VTDigger: Richards & Garder: State report confirms child care system is broken, now is the time to fix it
Earlier this month, a report commissioned by the Vermont Legislature declared our state’s child care system to be “fundamentally broken,” validating what so many of us have known and experienced. The study, which is titled Vermont Child Care and Early Childhood Education Systems Analysis(link is external), was based on interviews with more than 85 early childhood education stakeholders and dozens of previous state reports and data on the topic.
Now that the report is here, we can firmly say that it details what we’ve known for years: our child care system isn't working for anyone – not for children, families, essential early childhood educators, and certainly not for our workforce and economy.
The current state system is severely under-invested in, does not provide enough child care access, and does not allow early childhood educators to be professionally compensated. If we want to build a strong economy and encourage young people to stay or locate here to raise their families, fundamental, systems change must happen now.
The report was required by law under H.171/Act 45 – the state’s child care bill passed in 2021 with nearly unanimous support by the legislature – and marks an important step in the movement to transform our state’s struggling child care infrastructure.
The law called for a formal review to examine Vermont’s early childhood system and then make recommendations for how it might be improved, both in its oversight and its funding.
The analysis called for the current governance structure of early childhood education to be replaced by a new standalone entity with dedicated and empowered leadership focused entirely on child care and early childhood education. We agree this is the right approach and one that will streamline services, improve communication to child care programs, and ultimately will create better outcomes for children, families, early childhood educators, and our economy.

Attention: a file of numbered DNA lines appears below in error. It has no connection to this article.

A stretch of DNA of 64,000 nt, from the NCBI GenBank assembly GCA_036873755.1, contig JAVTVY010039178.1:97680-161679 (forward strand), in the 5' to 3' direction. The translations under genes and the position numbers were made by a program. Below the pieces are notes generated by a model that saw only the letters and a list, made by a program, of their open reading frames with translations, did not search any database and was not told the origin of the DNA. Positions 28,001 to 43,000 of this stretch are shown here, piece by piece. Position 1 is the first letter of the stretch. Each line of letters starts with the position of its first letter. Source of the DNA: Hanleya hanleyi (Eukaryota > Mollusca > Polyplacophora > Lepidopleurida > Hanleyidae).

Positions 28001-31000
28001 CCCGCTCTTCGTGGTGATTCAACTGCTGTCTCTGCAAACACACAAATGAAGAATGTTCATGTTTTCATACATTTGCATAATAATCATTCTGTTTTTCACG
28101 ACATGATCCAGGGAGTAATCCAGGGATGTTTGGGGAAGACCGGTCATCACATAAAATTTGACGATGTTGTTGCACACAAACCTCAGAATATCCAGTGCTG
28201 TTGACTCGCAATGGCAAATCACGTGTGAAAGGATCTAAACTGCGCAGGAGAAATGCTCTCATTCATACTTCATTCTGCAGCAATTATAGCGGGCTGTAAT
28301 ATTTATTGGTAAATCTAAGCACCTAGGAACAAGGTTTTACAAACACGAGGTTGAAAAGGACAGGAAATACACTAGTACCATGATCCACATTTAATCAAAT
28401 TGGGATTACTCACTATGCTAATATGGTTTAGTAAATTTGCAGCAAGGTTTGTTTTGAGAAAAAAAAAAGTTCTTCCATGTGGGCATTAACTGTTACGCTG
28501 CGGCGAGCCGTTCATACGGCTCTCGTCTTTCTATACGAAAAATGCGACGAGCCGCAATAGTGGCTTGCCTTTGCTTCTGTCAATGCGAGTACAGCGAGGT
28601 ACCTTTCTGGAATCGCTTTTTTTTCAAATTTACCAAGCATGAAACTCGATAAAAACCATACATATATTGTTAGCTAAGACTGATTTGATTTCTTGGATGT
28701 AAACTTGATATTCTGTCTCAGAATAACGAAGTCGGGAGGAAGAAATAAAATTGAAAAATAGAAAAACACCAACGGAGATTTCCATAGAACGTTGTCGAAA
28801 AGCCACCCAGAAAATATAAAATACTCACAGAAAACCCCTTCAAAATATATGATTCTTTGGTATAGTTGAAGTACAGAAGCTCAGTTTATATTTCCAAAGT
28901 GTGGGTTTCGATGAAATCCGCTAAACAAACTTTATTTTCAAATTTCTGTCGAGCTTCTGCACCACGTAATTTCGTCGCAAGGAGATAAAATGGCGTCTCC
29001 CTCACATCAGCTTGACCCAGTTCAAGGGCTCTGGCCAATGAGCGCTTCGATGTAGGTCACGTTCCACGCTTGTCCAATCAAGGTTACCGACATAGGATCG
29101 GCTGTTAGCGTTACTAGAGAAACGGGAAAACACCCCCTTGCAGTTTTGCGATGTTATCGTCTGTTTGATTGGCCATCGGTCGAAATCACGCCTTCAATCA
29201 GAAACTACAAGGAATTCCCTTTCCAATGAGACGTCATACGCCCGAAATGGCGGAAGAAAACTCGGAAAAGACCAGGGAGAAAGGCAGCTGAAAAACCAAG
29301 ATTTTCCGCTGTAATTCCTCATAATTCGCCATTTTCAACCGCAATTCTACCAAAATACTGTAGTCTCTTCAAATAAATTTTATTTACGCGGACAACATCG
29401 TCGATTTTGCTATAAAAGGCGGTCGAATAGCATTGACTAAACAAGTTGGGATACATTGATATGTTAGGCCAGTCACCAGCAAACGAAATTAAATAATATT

Additionally, we know that public investment is essential to make this transformation happen. And, on top of that, research shows that investing in a comprehensive, affordable, accessible child care system will create jobs, grow the workforce, and support a strong and resilient Vermont economy for generations to come. That is why business leaders from all corners of Vermont are stepping up declaring their support for public investment in our state’s child care system. We know that our state’s economic future depends on access to and the availability of high-quality, affordable child care options for the workforce.
During the current election season, we encourage Vermonters to talk openly and directly with their candidates for office, both incumbents and first-timers, to be sure they are committed to making meaningful progress on child care if elected to serve. That means adopting changes to the current system, which is disjointed today, and making a commitment to ongoing, sustainable public investment.
Until we invest in and create a comprehensive child care system that meets the needs of children and their families and fairly compensates early childhood educators – parents won’t be able to re-enter the workforce, employers won’t be able to fill positions, young families won’t be able move to or stay in Vermont, and our economy will struggle. The recommendations in this report, which aim to improve our child care system, can only become reality with long-term public investment.
Dimitri Garder is the Chief Executive Officer of Global-Z International, Inc. in Bennington, VT and co-chair of the Vermont Business Roundtable Early Care and Learning Taskforce and Aly Richards is Chief Executive Officer of Let’s Grow Kids, a nonprofit organization working to ensure affordable access to high-quality child care for all Vermont families by 2025.